by R. Daniel Mann
Question: My community has a small minyan for Kabbalat Shabbat that accepts Shabbat early, and no second minyan (there is a larger minyan for the rest of Shabbat). Must I accept Shabbat at the time the early minyan does, which is sometimes difficult for me?
Answer: The Shulchan Aruch (Orach Chayim 263:12) rules, based on the Mordechai, that at whatever time the majority of the community accepts Shabbat, individuals, even those who have not come to shul, must accept it as well.
The acceptance of the community (according to most, at the end of Lecha Dodi – Mishna Berura 261:31) does not make it Shabbat for all in the fullest sense but creates a prohibition to do melacha. Those who have not yet accepted Shabbat may daven Mincha during this time, just not in the place the majority are davening Ma’ariv (Shulchan Aruch ibid. 15; see Biur Halacha ad loc.).
Let us see exceptions to the rule of communal acceptance, as perhaps one applies here. The Magen Avraham (263:24) says that in a community with multiple batei knesset, the first shul to accept Shabbat does not impact other shuls, even if it contains a majority. According to many, this applies also to two minyanim in the same shul (Shemirat Shabbat K’hilchata 46:(43)). However, some say that a clearly central shul sets the tone for the entire community (Eliya Rabba 263:26). Private minyanim, i.e., those held in houses, are overpowered by a public one that contains a majority of the community (Mishna Berura 263:51).
A member of a shul (even if it does not have a community majority) is included in its Shabbat acceptance even if he or she was not there (Machatzit Hashekel 263:24), unless he decided to go to another shul that week (Aruch Hashulchan, OC 263:28). If most of the community’s members are not in shul, the shul does not draw along the community (Mishna Berura ibid.).
In determining the majority, who is included in the community? Poskim posit that it refers to Shabbat-observant Jews (see Shevet Halevi IX:56). This makes sense, as in trying to figure out the time at which Shabbat will be accepted, you should ask those who will practically accept it. Someone who is careful about Shabbat but may not keep every halacha or be a regular shul-goer likely counts, unless perhaps if he is socially divorced from the community of Shabbat observers. It is unclear from your question if those who accept Shabbat early in your community are the majority based on this perspective. The case for not having a single shul cause a whole area to accept Shabbat early is stronger in Israel, where the public announcement of Shabbat times, the end of bus service, etc. follow the regular time. (The boundaries of a community are not always easily set – is there a division between Rechavia, Shaarei Chesed, and Nachlaot, and if so, where? Are Teaneck and Bergenfield one or two communities?)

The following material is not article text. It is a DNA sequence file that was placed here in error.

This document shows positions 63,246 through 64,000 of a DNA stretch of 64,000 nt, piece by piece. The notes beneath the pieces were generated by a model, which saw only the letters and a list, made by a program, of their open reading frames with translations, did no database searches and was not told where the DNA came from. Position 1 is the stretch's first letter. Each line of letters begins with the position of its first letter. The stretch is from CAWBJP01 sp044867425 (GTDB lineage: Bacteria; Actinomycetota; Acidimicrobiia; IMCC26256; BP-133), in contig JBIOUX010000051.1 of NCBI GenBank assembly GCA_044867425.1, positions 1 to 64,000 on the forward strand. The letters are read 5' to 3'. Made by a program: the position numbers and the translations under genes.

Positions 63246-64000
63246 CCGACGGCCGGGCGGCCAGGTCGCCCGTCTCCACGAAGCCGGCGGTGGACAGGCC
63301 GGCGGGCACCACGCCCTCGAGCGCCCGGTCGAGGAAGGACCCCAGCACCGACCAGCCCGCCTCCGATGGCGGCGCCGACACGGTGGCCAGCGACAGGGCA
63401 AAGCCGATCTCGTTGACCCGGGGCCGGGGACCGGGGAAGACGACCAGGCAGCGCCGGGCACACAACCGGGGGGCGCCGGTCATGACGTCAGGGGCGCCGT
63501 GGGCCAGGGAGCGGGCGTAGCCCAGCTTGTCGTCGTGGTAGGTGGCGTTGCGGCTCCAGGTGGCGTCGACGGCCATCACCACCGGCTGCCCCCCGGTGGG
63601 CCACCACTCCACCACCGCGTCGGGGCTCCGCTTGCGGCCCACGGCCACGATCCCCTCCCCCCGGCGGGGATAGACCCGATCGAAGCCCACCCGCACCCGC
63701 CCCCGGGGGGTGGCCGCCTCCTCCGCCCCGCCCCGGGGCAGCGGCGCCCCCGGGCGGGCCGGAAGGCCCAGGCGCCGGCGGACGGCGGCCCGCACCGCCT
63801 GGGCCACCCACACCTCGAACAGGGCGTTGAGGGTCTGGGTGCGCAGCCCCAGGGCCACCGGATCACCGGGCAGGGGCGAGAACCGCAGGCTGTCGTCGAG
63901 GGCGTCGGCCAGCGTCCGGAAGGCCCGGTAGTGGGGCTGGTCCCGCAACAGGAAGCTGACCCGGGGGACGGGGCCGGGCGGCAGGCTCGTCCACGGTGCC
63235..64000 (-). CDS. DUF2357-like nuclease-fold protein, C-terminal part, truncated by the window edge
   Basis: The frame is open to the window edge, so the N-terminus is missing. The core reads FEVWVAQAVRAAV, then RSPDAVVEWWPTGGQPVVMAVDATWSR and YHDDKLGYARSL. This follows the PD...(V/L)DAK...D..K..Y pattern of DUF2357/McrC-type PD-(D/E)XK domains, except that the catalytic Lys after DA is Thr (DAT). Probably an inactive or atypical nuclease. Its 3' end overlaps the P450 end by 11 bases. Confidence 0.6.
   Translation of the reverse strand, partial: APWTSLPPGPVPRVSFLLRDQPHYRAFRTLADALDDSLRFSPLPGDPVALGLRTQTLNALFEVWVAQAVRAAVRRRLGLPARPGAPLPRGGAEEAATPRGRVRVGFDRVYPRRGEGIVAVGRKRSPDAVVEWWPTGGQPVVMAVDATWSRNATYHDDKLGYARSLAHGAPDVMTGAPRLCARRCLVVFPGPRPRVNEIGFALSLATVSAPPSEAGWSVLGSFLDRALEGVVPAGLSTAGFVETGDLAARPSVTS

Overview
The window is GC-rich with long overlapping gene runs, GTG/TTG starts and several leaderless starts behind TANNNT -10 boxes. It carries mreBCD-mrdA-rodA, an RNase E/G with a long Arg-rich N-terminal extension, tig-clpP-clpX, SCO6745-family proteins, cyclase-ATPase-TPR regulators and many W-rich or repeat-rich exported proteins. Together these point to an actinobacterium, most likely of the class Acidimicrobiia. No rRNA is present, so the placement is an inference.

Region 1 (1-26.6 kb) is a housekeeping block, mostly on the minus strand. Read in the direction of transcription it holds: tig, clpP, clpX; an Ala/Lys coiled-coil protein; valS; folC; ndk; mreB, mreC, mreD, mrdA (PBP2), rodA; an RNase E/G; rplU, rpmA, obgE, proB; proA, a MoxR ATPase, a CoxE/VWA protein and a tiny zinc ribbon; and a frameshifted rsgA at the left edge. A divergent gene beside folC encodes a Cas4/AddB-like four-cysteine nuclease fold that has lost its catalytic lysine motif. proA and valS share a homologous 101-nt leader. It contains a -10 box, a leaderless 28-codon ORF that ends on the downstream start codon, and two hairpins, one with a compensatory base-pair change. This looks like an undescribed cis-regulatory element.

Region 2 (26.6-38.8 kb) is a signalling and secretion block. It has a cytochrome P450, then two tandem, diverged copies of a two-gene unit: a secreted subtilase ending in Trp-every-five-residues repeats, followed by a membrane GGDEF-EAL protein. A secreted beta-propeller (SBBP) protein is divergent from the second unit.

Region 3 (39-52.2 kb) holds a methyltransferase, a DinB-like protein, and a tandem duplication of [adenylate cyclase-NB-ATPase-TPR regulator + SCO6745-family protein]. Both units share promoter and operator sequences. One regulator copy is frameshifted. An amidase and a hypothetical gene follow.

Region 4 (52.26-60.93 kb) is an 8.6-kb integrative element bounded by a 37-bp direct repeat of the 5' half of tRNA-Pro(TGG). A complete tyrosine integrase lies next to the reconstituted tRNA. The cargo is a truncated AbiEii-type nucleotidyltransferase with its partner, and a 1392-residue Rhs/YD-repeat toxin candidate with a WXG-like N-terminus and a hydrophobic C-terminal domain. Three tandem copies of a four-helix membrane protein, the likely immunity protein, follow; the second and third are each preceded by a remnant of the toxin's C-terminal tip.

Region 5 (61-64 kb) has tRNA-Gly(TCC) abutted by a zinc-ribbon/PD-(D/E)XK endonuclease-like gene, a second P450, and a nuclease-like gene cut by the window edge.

Rav Moshe Feinstein (Igrot Moshe, OC III:38) and the Be’er Moshe (II:17) present a novel but logical distinction. The idea of accepting Shabbat early in a way that binds others makes sense when done in an effort to increase the time of sanctity or distance people from Shabbat desecration. However, where early minyanim are done only in the summer, when late nightfall creates technical problems, these halachot likely do not apply. This distinction seems to assume that the halacha is based on the nature of the acceptance of Shabbat. If, though, the halacha is a matter of avoiding degrading by doing melacha the Shabbat of the majority of the community who are already celebrating Shabbat (Shevet Halevi ibid.), it shouldn’t make a difference what the motivation is. Shemirat Shabbat K’hilchata (46:(42)) cites this opinion without accepting or rejecting it, and it may be pertinent that the halacha of getting pulled into Shabbat by the tzibbur is ostensibly only Rabbinic.
In a case of need, it is legitimate to rely on Rav Moshe’s leniency. For several reasons, though, it is preferable to try to make it to the Kabbalat Shabbat minyan and then accept Shabbat with them.